Clash of titans (70*, 66*, 73*, ...)
Wow! Yesterday's eleven-hour hearings on the baseball steroid problem more than lived up to expectations of high drama. What a memorable scene: the titans of the political world versus the (formerly) pumped-up titans of the sports world, in a fierce contest to determine who is more righteous, or perhaps less corrupt. Not having C-SPAN3 where we live, I only saw the last three hours of the hearings live after regular C-SPAN switched from the House floor to the committee chambers, and I stayed glued to the tube as the earlier highlights of the day were rebroadcast later in the evening. There weren't many surprises in terms of what was said, since the principal figures had already let their positions be known. What I found intriguing was the wide array of emotions and attitudes displayed by the inquisitors and the witnesses. Curt Schilling was on top of his game, making a long, thoughtful statement and answering questions in a forthright, sincere manner. He is right that the drug problem and the attitude of winning at all costs is society-wide, not restricted to baseball or the sports world. Baseball's new black sheep Jose Canseco, in contrast, was subdued and apologetic. Inconsistencies in his story undermined his credibility somewhat, but not many people seriously doubt the general thrust of the charges made in his book. As for one of the most off-the-wall particular misdeeds he alleged, ABC later replayed a recent Jimmy Kimmel show with an extremely tacky skit reenacting the supposed Canseco-McGwire buttocks injection, while the hapless guest Canseco watched, quite red-faced. (No such thing as bad publicity?) Sammy Sosa and Rafael Palmeiro, now Orioles teammates, issued flat, grim denials reminiscent of Bill Clinton.
But it was Big Mac himself who made the biggest scene, getting teary eyed as he lamented the problem and straining to explain why he could not answer the question. This recalls the memorable line by Tom Hanks in A League of Their Own: "There's no crying in baseball!" (David Pinto cited that line in regard to weeping by Canseco.) It was embarrassing to hear McGwire rehash ad nauseam the trite cliche of wanting to focus on the positive and not worry about the past. I really think he was sincere, though I'm not sure exactly which aspect of this tragedy troubles him the most: The teenage boys who committed suicide or ruined their health because of steroid abuse, the disappointment felt by his family and fans, or the mortal peril to his legacy this scandal has wrought? His predicament is eerily similar to that of Pete Rose: whatever he says or does from now on, he is damned. Selig's position that the batting records of recent years will stand without asterisks or other qualifications is not convincing. There has to be some kind of accounting for artificially enhanced performance. Fallen heroes are tragic.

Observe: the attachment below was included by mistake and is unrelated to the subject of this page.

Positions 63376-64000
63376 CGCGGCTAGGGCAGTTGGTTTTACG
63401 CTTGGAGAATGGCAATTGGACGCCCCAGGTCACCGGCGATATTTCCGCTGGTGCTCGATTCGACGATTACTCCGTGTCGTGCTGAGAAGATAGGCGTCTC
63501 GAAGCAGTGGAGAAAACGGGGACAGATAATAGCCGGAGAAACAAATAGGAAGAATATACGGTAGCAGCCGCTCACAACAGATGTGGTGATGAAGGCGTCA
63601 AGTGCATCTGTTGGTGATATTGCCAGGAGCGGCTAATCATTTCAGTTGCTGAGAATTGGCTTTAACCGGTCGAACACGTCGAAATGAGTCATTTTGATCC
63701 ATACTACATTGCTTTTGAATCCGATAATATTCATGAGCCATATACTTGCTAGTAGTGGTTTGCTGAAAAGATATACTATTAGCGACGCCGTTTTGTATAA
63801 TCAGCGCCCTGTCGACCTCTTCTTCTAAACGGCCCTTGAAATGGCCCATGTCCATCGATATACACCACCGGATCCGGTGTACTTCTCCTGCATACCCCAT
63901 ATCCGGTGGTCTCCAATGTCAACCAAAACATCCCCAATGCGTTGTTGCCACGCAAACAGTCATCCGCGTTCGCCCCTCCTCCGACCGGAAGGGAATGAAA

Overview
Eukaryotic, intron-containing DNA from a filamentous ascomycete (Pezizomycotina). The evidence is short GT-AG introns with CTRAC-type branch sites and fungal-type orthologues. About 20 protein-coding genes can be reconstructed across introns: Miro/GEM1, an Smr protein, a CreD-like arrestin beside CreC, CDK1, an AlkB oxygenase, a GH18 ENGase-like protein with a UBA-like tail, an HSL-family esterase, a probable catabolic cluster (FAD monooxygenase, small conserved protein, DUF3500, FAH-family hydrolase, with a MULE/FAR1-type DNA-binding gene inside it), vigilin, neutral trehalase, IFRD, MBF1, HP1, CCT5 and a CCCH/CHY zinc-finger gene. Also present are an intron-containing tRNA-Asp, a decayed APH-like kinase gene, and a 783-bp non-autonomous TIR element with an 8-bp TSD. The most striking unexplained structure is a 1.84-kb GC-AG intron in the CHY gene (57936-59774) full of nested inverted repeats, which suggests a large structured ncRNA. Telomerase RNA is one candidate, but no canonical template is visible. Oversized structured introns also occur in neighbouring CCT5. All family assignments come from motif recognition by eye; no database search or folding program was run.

Since I had low expectations of the publicity-seeking politicians on Capitol Hill to begin with, I was prepared for all the crowd-pleasing rhetoric they spouted. Amidst all the hoopla and pious cacaphony, however, a lot of good points were actually made. For example, Rep. Charles Dent (R-PA) rose to the occasion by pointing out what I have long insisted is the basic structural problem with baseball: The way franchise owners exploit baseball's exemption from anti-trust statutes to blackmail their host cities into funding new stadiums, the "field of schemes" problem. (Did D.C. have any other choice? No.) This huge unwarranted subsidy works against the public interest by facilitating unchecked inflation of players' salaries and ticket prices. Rep. Chris Shays (R-CT) and Rep. Elijah Cummings (D-MD) harshly attacked Commissioner Selig and other MLB officials for allowing the problem to get out of control. Some of that criticism is fitting, I think, but as at least one member noted, hindsight is 20-20. Thus, I came away from the hearings with a slightly more sympathetic view of Rep. Tom Davis and his House subcommittee than I originally had. Baseball needed to be chastened if there is to be any hope for "self-policing." There are serious loopholes in the drug testing procedures, and the "graduated" penalties so strongly defended by Players' Assocation head Donald Fehr seem pretty lame. Five strikes and you're out? Much was made of the Commissioner's new powers of discretion to enforce the doping rules during the hearings, but it is precisely the low-key, consensus-seeking style of Mr. Selig that raises questions about having his office shoulder such a big share of the burden.
In the end, the doping problem will not be fixed by tighter rules, tougher penalties, greater scrutiny, or more appropriate mechanisms so much as by a renewed spirit of sportsmanship. No legislation or collective bargaining agreement can accomplish that; it will require leadership on the part of the star players. How many of our beloved overpaid egomaniacs will "step up to the plate" and do what must be done?
Many thanks to David Pinto (Mr. Baseball Musings) for plugging this site, which is perpetually "under construction." I've just made a thorough revamping of the links to blogs and other Web sites on throughout this site, aiming for consistent format and functionality. Through my bleary eyes I think I see the light of an actual guestbook at the end of the tunnel...